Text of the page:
Birthright is an incredibly comprehensive, powerful and eye-opening documentary shining a much-needed light on the dangerous war on women being accelerated every day by anti-abortion lawmakers. To illustrate what they call the “real-life Handmaid’s Tale,” the film tells the authentic stories of a wide range of women whose lives and well-beings have all been gravely endangered as a result of anti-abortion legislation.
From women who were denied proper medical care once they had already miscarried and were left to nearly die of infection, to women arrested for child abuse because of faulty and non-consensual drug tests taken immediately after birth, to women forcibly given cesarean sections against their will, Birthright goes far beyond the single issue of abortion to spotlight how the anti-abortion movement is intricately connected to a vast number of other issues—and is endangering women’s lives.
The filmmakers, Civia Tamarkin and Luchina Fisher, are strong believers of turning one’s knowledge and anger into concrete activism, and they are adamant in their belief that to know of an injustice, yet do nothing to help stop it, is simply not enough. (Their website implores those interested in their film, for example, to fight Trumpcare by contacting their Senators, further connecting the topics in their film to the broader issues facing women at every level of government.)
Ms. spoke with Tamarkin and Fisher about what they hope to achieve with Birthright and how we need to restructure the way that we think about reproductive rights in order to create a fair, safe and just society.
What is the inspiration and meaning behind the title of your film, Birthright?
CT: The title has a dual meaning of first, a woman’s natural right and self-determination over her own body and secondly, of a fertilized egg’s right to be born. It highlights the conflicts between the guaranteed rights of the woman and the perceived rights of the unborn. The title also evokes the war against women that has been waging for generations. In fact, when Roe came down, opponents immediately issued a declaration of war and began building a war machine.
What was the defining moment that compelled you to create this film?
CT: It was immediately after the Hobby Lobby decision in June of 2014. I was outraged and shocked that this law had come down—that the Supreme Court had upheld a company’s decision to withhold contraceptive access from employees. As someone who had participated some 40 years ago in the marches and demonstrations to ensure the privacy of women’s reproductive rights, I could not understand how this erosion had taken place. It seemed to come out of nowhere. And I was determined to do something to try to figure out how and why this could happen and connect the dots. There was a whole generation that was not aware of what was happening. If I was unaware and I was part of the generation that was so involved with fighting for these rights in the first place, then I realized women must have been blindsided by this. So I reached out to Luchina and said we have to do something about this.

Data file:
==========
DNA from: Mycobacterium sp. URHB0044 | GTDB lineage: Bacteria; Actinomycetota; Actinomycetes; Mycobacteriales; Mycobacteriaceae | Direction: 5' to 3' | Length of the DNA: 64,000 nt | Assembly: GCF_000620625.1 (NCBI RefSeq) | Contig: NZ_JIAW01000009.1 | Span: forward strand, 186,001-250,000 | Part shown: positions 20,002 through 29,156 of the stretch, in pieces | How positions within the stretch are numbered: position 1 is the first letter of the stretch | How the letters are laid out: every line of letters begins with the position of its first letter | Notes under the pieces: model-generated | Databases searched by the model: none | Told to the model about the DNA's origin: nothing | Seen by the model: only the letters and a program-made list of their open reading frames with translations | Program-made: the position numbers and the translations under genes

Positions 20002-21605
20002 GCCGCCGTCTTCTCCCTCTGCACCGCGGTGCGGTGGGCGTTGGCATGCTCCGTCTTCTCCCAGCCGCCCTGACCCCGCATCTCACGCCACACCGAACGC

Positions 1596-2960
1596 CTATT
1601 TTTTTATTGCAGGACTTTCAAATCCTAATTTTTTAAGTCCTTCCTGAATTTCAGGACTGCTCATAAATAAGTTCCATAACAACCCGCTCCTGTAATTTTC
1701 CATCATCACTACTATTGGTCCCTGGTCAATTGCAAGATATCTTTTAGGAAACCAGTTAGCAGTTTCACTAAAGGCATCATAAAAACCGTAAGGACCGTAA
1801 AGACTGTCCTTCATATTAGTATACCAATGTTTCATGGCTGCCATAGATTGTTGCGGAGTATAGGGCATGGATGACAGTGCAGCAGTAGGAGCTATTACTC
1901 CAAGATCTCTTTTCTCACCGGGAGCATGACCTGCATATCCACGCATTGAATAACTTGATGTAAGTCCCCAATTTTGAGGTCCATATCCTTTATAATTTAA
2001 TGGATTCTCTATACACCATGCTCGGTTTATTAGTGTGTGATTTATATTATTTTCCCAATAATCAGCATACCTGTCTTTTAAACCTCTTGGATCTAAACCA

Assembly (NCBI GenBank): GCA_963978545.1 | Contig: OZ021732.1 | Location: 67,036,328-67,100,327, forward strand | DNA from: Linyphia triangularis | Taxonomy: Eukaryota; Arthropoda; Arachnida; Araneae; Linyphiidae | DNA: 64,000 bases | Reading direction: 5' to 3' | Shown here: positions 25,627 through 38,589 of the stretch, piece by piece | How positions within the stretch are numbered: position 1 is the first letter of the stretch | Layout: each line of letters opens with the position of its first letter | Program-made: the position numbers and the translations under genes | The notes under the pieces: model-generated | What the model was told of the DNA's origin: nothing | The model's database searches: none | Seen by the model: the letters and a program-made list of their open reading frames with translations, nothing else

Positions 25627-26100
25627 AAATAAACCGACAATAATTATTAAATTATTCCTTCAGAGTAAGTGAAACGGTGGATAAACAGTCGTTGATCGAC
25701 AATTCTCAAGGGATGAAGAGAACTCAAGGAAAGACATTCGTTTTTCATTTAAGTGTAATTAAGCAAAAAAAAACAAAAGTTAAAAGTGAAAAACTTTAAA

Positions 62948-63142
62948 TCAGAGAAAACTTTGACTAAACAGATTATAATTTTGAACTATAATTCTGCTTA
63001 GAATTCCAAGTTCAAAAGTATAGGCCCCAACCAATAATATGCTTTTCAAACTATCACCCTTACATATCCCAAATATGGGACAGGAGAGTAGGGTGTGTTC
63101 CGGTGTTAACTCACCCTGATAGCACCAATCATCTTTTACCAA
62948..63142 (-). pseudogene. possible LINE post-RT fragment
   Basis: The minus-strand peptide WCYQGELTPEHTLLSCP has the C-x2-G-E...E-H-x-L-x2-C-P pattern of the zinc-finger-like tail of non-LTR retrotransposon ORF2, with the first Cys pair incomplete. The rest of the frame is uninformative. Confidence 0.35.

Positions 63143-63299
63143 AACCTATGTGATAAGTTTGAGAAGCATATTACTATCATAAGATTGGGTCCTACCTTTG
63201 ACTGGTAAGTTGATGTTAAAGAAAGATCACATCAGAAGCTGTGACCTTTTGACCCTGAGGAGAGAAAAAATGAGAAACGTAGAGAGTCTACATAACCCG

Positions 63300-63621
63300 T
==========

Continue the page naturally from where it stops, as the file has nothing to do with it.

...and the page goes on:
What was the process like finding women who were willing to share their stories?
LF: It was a long and arduous process to not only find these women but to also have them feel comfortable enough to go on camera. I think many of them had felt victimized by legislation and policy that were put in place and there is just so much stigma now surrounding anything having to do with reproductive healthcare that I think these women were reticent to come forward. In the end, I just have to applaud those who did speak out for their strength in representing so many women. What we ultimately ended up with was such a wide cross section of America. It’s happening everywhere in the country and with these women who ultimately were the ones to speak out, they were integral in allowing us to portray the truly vast cross section that exists.
How do you think the types of women and stories you sought reflect the overall goal of your film?
CT: This allowed for us to end up with the overarching story. From the start, we never wanted to do an abortion film. I wanted to take the issue far beyond abortion. I wanted to look at it not in the old lexicon of choice and rights because I think the word “choice” has become diminished over the years. It connotes a cavalier attitude—we make choices every day in myriad ways—some of them in the most mundane fashion. So I thought the word has become minimalized. What I wanted to do was look at this in the context of human rights abuses. When a woman cannot maintain her bodily integrity, that is a fundamental human rights abuse. If that were occurring in third world countries or in totalitarian regimes, there would be worldwide outrage and outcry over these kinds of human rights abuses. And yet, these kinds of violations that deprive women of medical decision making are the kind of subject that I think demands everybody’s attention. That is the kind of film we wanted to make.